With Donald Trump playing the old hits to an enthusiastic Conservative Political Action Conference (CPAC) crowd and congressional Republicans making post-election pilgrimages to Mar-a-Lago to pay respect, many observers wonder when the former president’s star will fade within the party. While political celebrity typically disappears quickly, Trump’s support from his most fervent disciples doesn’t appear to be vanishing any time soon. In fact, supporting Trump has become a substantial part of how they publicly define themselves.

This phenomenon — incorporating political allegiance into individual people’s personal identity — has been measurably increasing in recent years. Since 2015, we have been tracking the Twitter bios of millions of its users. We see when someone adds words, and when someone takes them away. That way we can witness millions of identities shift almost in real time.

Our findings, published this month in the Journal of Social Computing, suggest that at least on Twitter, Americans are treating partisan ideology as more central to their personal identities. Perhaps most striking for a historically religious country: Starting in 2018, Americans’ Twitter bios are more likely to include their politics than their faith.

How we used social media bios to measure personal identity

Social scientists are very interested in personal identity — how a person fundamentally defines themselves and wishes to be seen. But is notoriously difficult to measure. We think that social media gives us a handy tool for doing so: the online “bio,” wherein a person writes a brief self-description for others to read. These bios are statements of identity, in which someone summarizes themselves as they wish others to see them.

We used an automated process that randomly takes data “snapshots” of publicly visible Twitter bios at certain intervals and then catalogues the words that appear in them. This way we can analyze trends in how people define themselves and how those definitions change.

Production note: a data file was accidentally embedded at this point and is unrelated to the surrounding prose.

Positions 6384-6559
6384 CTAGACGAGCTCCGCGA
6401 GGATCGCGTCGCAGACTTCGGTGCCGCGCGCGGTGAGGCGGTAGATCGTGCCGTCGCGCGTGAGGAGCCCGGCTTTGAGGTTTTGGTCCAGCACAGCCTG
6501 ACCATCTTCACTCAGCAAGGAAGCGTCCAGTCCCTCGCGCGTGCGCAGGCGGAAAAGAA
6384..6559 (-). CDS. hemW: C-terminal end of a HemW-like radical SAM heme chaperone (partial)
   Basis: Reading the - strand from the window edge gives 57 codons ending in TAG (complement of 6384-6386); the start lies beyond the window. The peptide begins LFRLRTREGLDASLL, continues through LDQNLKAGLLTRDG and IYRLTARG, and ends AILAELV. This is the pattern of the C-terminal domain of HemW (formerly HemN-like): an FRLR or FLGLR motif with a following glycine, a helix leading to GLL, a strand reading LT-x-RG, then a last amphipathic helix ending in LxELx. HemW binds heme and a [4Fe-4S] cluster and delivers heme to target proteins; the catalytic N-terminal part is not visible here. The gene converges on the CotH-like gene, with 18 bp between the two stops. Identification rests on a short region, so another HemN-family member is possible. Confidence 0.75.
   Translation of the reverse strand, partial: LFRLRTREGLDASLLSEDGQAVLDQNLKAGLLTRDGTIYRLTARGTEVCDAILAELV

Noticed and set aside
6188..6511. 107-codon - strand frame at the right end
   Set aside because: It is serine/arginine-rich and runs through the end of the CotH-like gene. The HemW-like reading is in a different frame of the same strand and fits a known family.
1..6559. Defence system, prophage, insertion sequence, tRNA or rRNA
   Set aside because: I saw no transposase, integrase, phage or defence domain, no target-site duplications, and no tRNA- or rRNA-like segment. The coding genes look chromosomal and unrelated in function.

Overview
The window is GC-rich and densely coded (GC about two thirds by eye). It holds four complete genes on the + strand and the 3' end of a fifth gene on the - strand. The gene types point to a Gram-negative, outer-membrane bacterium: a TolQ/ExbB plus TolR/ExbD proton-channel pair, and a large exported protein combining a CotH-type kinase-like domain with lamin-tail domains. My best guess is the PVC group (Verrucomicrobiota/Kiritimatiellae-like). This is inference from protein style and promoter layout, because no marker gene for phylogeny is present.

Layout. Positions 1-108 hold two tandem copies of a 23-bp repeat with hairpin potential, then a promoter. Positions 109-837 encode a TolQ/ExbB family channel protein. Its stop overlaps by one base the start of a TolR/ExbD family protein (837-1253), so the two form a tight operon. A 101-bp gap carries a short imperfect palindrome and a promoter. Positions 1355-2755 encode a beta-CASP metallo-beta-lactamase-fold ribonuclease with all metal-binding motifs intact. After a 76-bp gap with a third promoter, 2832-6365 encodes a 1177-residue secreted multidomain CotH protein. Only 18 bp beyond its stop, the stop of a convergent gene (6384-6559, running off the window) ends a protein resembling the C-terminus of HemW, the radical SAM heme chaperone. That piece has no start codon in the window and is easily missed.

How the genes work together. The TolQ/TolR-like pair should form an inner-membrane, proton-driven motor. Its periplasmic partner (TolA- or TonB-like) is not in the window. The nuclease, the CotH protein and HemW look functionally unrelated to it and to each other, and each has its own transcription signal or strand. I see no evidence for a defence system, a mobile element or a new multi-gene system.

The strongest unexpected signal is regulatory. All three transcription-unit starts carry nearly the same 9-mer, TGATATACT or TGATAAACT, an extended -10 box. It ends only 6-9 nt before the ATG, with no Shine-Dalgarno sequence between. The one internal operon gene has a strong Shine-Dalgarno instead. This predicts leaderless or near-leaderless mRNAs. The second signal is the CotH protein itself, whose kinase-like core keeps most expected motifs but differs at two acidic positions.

We randomly selected a large number of public tweets at certain intervals and added those users to our database. Our automated program captures many of the same users more than once. For those users, we can see how their bios change over the years. In all, we’ve collected bio snapshots on more than 20 million unique Twitter users. For about 1.5 million, we have a bio snapshot of each year between 2015 and 2020.

Next, we can analyze this trove of data by searching bios for certain categories of words. For example, we look for terms that indicate sports affinity, such as football, athlete or MMA; words that suggest an identity as an artist, like dancer, musician, performer; and words of popular religious affiliation, such as atheist, Christian, Catholic or Muslim. And we count common political identifiers, like Republican, liberal or progressive.

On Twitter, politics is increasing as a notable point in Americans’ identities

As you can see in the figure below, in 2020, Twitter users were about 15 percent more likely to refer to Trump or “MAGA” in their bio than to mention Jesus or Christianity. This may not surprise commentators who have compared the former president’s following to that of a religious movement.